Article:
WHO’S READY FOR SPRING?
This annual issue is always one of my favorites because of the excitement that’s palpable in the air. Derby, warm weather and the beckoning of new beginnings always seems to bring out the best in all of us.
I am also excited about this edition because of the numerous Southern Indiana cities and towns represented in these pages.
As always, thank you for taking the time to pick up Extol.
For more than two years, I’ve repeated these same words to my now-3-year-old daughter every morning on the way to preschool:
“Olive: You are smart. You are kind. You are important. You are beautiful inside and out. Everyone matters. Treat people with kindness.”
It’s my adaptation of a scene in the novel-turned-movie, “The Help,” but it’s also a more poignant version of what I’ve told myself for decades. And depending upon where I’m at in life, some phrases resonate more than others.
Lately, this one means the most:
“Everyone matters. Treat people with kindness.”
Despite the constant barrage of social media and news outlets asserting the contrary, I believe most of us care about our neighbors and complete strangers and are willing to make people feel like they matter by inserting small acts of kindness into our everyday lives – holding a door, letting someone slide in ahead of us in traffic, simply saying, “Thank you” or “I’m sorry,” or offering a helping hand. These minor moments matter.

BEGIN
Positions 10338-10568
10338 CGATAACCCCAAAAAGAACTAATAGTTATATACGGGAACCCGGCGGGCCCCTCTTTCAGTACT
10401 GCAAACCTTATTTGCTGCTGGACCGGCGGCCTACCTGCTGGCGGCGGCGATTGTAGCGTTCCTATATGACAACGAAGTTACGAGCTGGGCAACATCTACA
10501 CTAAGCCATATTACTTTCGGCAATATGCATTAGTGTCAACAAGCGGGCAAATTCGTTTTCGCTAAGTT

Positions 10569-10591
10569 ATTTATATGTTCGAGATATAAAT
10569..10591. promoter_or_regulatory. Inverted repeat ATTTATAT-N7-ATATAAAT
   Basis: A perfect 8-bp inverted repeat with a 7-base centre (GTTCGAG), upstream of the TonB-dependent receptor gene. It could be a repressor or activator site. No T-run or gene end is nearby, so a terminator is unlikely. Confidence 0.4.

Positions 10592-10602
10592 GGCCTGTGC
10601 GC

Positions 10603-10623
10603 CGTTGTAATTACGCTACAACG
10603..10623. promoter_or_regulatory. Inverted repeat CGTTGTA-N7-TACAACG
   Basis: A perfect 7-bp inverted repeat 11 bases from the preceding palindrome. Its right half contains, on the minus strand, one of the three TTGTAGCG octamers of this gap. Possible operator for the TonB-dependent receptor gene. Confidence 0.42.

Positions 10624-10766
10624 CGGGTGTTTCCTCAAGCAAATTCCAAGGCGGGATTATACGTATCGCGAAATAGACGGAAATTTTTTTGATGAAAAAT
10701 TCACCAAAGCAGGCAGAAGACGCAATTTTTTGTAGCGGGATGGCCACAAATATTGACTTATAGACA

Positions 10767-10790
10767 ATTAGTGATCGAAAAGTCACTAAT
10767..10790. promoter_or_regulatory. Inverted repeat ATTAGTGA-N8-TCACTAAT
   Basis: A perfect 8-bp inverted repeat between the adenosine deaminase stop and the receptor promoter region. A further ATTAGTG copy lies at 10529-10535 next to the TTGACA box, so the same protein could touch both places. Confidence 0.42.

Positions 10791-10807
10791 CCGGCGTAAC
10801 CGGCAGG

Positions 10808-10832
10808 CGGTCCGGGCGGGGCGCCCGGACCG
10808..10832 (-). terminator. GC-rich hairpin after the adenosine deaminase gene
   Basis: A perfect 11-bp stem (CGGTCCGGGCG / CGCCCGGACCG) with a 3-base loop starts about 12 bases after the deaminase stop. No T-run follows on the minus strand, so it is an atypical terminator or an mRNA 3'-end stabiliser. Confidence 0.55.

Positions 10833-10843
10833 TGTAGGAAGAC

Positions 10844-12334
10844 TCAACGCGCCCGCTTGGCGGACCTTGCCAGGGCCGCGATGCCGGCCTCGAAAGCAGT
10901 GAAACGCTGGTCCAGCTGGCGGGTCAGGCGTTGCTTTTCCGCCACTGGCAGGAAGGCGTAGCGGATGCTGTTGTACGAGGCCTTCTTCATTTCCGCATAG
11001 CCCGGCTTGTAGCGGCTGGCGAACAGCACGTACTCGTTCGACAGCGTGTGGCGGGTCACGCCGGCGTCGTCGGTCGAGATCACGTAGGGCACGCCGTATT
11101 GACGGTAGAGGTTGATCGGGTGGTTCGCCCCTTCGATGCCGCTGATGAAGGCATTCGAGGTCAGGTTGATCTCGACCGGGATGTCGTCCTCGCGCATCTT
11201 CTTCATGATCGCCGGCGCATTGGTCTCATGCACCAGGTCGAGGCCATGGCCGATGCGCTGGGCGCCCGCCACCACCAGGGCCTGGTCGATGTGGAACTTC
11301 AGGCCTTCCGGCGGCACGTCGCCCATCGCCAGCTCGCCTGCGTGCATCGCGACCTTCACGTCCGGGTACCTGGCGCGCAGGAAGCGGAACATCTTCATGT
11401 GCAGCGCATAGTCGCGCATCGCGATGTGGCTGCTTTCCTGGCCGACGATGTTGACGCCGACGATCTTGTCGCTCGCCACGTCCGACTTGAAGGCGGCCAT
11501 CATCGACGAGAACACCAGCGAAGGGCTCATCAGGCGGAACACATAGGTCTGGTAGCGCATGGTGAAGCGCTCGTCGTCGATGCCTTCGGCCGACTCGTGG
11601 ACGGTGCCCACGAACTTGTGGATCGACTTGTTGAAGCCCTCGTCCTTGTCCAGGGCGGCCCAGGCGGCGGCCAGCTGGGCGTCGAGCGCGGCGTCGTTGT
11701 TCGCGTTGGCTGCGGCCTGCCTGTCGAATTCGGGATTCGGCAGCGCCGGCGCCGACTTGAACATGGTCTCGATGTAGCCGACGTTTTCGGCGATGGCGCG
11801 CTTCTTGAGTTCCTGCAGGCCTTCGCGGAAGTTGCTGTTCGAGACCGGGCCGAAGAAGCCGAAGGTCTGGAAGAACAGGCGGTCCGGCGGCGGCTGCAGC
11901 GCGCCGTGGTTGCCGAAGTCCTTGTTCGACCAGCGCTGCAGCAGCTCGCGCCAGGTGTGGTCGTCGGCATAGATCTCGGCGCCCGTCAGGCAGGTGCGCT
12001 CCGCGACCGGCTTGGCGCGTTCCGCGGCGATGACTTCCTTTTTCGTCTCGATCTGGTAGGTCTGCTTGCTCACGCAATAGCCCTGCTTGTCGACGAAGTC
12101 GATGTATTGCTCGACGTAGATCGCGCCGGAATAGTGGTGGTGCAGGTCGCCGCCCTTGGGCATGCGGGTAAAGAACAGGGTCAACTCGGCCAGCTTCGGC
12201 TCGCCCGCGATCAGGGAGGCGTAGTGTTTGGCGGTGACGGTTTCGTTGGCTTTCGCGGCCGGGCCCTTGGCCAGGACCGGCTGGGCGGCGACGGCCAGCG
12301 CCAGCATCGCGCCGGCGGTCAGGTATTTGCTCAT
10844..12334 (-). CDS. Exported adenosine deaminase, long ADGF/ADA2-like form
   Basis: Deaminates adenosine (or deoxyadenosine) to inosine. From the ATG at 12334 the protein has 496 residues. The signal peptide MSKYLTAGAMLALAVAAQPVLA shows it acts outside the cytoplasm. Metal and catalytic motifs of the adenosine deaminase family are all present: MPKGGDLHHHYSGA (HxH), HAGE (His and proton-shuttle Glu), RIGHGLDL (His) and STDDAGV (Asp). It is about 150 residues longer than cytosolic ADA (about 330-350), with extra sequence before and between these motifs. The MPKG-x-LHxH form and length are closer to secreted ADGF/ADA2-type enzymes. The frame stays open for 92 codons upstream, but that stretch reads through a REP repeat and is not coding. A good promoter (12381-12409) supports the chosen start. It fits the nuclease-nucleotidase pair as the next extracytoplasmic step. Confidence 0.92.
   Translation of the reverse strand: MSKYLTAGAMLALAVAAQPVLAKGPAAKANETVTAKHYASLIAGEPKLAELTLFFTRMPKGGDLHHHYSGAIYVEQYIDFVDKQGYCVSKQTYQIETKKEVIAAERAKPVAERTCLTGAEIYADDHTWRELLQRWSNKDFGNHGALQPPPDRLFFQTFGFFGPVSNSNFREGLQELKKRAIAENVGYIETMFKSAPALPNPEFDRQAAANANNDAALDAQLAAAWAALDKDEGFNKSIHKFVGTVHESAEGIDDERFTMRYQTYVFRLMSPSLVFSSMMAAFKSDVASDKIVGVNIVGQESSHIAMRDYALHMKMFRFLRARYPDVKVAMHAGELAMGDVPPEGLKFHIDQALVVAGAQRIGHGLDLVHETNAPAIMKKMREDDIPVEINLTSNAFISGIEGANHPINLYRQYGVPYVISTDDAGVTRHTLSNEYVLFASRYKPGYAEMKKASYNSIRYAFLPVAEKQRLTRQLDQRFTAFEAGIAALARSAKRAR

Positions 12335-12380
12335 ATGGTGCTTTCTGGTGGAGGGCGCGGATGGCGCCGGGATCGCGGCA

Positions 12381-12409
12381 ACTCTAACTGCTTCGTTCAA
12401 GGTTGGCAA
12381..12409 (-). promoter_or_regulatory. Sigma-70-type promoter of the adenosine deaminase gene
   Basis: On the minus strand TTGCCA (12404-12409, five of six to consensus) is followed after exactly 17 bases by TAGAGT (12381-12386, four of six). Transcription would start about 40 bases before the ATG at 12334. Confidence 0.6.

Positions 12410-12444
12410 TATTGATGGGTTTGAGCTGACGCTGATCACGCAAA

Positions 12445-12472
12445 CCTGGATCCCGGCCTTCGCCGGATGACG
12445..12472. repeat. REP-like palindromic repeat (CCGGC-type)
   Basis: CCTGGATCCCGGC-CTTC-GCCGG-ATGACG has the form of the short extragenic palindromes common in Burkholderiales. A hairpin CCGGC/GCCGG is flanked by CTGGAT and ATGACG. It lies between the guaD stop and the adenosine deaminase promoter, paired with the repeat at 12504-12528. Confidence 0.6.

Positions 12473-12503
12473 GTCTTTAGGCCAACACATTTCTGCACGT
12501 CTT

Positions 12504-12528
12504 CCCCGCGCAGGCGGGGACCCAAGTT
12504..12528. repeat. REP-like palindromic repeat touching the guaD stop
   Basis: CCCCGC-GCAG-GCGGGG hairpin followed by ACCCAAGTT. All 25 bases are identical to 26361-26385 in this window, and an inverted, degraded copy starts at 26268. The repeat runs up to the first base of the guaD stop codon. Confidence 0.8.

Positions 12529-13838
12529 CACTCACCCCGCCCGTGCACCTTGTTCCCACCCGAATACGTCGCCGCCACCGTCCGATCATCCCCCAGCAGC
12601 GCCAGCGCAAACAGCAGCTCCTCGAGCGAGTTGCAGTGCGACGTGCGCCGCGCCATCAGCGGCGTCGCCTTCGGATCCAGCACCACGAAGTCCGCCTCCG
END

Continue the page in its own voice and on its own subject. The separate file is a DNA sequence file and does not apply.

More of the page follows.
And, sometimes they can affect others far more than we ever imagined.
Olive, my daughter, is old enough that she now speaks our daily affirmation without prompting. She recently said it in the grocery store and brought a fellow shopper nearly to tears. As rewarding as it was to see the fruits of my labor, my heart hurt: Shouldn’t kindness and the acknowledgment of its power be the exception and not the rule? Listening to a toddler as she looks at a complete stranger and says with complete confidence, “You are kind, you are smart, you are beautiful,” should evoke a smile, not tears, at least not tears of despair. But, the woman at Kroger explained her reaction: “You just don’t see this anymore.”
Maybe she doesn’t – and I pray she sees more – “ but I do, and I know many of you do, too.
So, here’s my challenge: Send me your accounts of acts of kindness – yours or others. Big and small. They matter. Email me at firstname.lastname@example.org or find me by searching @angiefenton2 on Facebook. Let’s keep the kindness going, and I’ll work to let others know and spread the good – kind – news.
Editor In Chief